If there's such thing as an anti-Ultrabook, this is it.
Pardon the crude visual, but we have a hunch Getac's X500 Rugged Server carries around a spare Ultrabook in its bag just in case the restroom runs out of toilet paper. Technically it's a mobile system in that it resembles a laptop form factor, but it's a also a beastly looking rig. Of course it's not intended for mere mortals who spend the day looking over expense reports, but we'd still love to whip one of these out at a board meeting and let it crash down on the table with a thud.
New Vanquish line of gaming PCs make a strong argument in favor of pre built versus DIY.
One of the beneifts of rolling your own rig is that you can potentially save money versus buying a pre built machine. That isn't always true of bulk OEMs that shovel piles of trialware and other third-party bloat as a way of reducing costs, but more often than not, boutique system builders attach hefty premiums to off-the-shelf parts you can purchase and assemble on your own. Digital Storm is looking to change the game.
Boutique builder Puget Systems put its penchant for building whisper quiet PCs to the test by attempting to silence its Genesis II workstation featuring a pair of Intel Xeon E5 processors. No small task considering the system's waving around some high-end hardware, though Puget claims it was successful in piecing together what it considers the "most powerful quiet PC" it's ever built.
A discrete GPU gives MSI's AG2712 some gaming cred.
The all-in-one (AIO) form factor has its strengths, gaming just isn't usually one of them, right?. Ah, but that's starting to change. We were relatively impressed with Maingear's Alpha 24 Super Stock, a powerfully equipped AIO system, and now MSI is joining the fun by announcing what it claims is the world's first 27-inch AIO for gamers, the AG2712. The heart and soul of MSI's newest machine is its GeForce GTX 670MX graphics card.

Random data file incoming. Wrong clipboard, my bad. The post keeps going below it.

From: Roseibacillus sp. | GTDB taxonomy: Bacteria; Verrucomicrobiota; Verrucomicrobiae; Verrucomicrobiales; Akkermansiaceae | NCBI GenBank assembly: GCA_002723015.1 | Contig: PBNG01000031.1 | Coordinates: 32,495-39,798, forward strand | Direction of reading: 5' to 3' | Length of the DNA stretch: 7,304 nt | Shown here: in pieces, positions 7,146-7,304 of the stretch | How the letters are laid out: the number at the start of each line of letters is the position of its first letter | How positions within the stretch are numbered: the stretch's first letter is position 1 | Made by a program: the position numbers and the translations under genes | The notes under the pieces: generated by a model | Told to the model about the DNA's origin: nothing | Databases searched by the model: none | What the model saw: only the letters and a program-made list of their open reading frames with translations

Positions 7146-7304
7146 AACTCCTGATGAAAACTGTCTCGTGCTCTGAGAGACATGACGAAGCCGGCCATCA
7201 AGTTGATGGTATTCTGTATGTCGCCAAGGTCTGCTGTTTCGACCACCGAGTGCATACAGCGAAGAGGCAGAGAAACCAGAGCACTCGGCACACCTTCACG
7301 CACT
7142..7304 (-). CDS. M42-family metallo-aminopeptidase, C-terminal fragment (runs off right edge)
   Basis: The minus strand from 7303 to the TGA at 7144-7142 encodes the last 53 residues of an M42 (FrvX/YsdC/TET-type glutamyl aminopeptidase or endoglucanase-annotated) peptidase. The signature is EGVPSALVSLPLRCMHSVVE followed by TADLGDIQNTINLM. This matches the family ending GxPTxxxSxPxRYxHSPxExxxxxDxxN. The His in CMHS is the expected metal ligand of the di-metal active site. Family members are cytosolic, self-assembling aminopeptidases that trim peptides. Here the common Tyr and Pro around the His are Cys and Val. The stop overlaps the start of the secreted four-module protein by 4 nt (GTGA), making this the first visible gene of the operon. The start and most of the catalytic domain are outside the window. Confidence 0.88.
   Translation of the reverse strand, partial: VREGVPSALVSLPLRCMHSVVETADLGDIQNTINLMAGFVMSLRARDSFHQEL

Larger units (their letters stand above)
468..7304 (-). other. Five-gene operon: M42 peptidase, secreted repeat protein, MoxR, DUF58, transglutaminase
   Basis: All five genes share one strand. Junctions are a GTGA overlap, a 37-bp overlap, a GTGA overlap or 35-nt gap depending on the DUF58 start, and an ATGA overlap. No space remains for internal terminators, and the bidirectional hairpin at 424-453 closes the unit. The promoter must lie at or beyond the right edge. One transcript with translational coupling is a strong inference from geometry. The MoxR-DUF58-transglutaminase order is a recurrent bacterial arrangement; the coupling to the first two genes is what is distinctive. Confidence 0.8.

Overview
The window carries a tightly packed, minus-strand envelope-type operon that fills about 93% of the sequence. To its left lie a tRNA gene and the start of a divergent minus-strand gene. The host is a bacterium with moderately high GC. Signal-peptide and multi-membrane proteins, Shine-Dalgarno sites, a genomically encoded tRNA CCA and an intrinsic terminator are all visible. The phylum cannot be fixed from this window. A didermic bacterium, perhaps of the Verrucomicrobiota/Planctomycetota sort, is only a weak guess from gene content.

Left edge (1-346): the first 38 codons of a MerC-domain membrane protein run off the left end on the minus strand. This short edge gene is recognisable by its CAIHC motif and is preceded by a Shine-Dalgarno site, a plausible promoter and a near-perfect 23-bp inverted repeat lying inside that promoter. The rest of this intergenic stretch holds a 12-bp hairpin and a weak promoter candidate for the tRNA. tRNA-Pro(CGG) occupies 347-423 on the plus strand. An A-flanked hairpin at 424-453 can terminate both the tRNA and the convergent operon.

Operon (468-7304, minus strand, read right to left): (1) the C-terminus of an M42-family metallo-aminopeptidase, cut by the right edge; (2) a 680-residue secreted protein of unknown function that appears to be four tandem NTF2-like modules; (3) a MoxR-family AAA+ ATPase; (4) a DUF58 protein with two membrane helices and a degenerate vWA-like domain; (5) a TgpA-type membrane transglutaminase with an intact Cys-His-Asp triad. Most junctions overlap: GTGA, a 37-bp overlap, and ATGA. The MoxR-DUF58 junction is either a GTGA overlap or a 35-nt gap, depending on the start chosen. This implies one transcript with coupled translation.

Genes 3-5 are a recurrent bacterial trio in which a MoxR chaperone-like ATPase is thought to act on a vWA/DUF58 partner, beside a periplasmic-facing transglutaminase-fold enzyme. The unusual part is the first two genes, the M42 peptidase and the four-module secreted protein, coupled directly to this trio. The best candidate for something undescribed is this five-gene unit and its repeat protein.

Toshiba's Kirabook will test the limit of how much Ultrabook shoppers are willing to spend.
Intel and its hardware partners have made a concerted effort to bring Ultrabook pricing down, but just because we're seeing lower sticker prices across the board, does that mean the market for premium Ultrabooks is dead? Toshiba's committed to finding out, as evidenced by its new 13-inch Kirabook with PixelPure display. The Kirabook boasts a Retina-like resolution of 2560x1440, though the cost of ownership begins at $1,600.
Ultrabooks are sleek and sexy, but good luck finding one that meets MIL-STD-810G certification for shock and drop resistance. If you work in a tough and tumble environment, you'll be better served with a rugged laptop, and GammaTech hopes you'll give its new Durabook SA14 a long and hard look. The SA14 is a 14-inch laptop that lasts up to 11 hours on a single charge and can take a beating when needed.
The latest workstation from AVADirect is packing some serious horsepower.
AVADirect, a boutique system builder based in Ohio, sent word to us today that it's now offering a new workstation build configurable with up to two Xeon E5 eight-core processors and a whopping 512GB of RAM installed into 16 DIMM slots. At the heart of this monster system is the Asus Z9PE-D16/2L motherboard with optional SAS interfaces (using Asus PIKE RAID cards) and fan speed control.
After an initial delay pushed the release of the Asus Taichi 31 Ultrabook back several months in the U.S., we were beginning to wonder if the 13.3-inch SKU would ever see the light of the day. We can all stop twiddling our thumbs as Asus said it has finally begun shipping the dual-display Ultrabook stateside. That's great news if you've been jonesing for a Windows 8 Ultrabook with two 13.3-inch panels.
For a limited time, Origin PC is offering free shipping and other money-saving incentives.
Today is Uncle Sam's favorite day because it's the deadline to file individual tax returns, though depending on what deductions you had taken out throughout the year, you may be owed a refund. Whatever the case may be, boutique builder Origin PC is offering some tax day incentives to purchase a new rig, giving you an opportunity to spend your refund guilt free, or give you a head start on next year's tax write offs (after all, your business is due for a new PC, right?).
Yes, we used "Vizio" and "premium" in the same sentence.
Who would have thought that Vizio would make a splash in the PC market, and do so at a time when tablets and smartphones are all the rage? Vizio made its move into PC territory last June by introducing a line of all-in-one systems and Ultrabooks with unibody designs similar in style to Apple's MacBook Air (but at a fraction of the cost), and now it's refreshing its lineup with upgraded features, including touchscreen panels for Windows 8.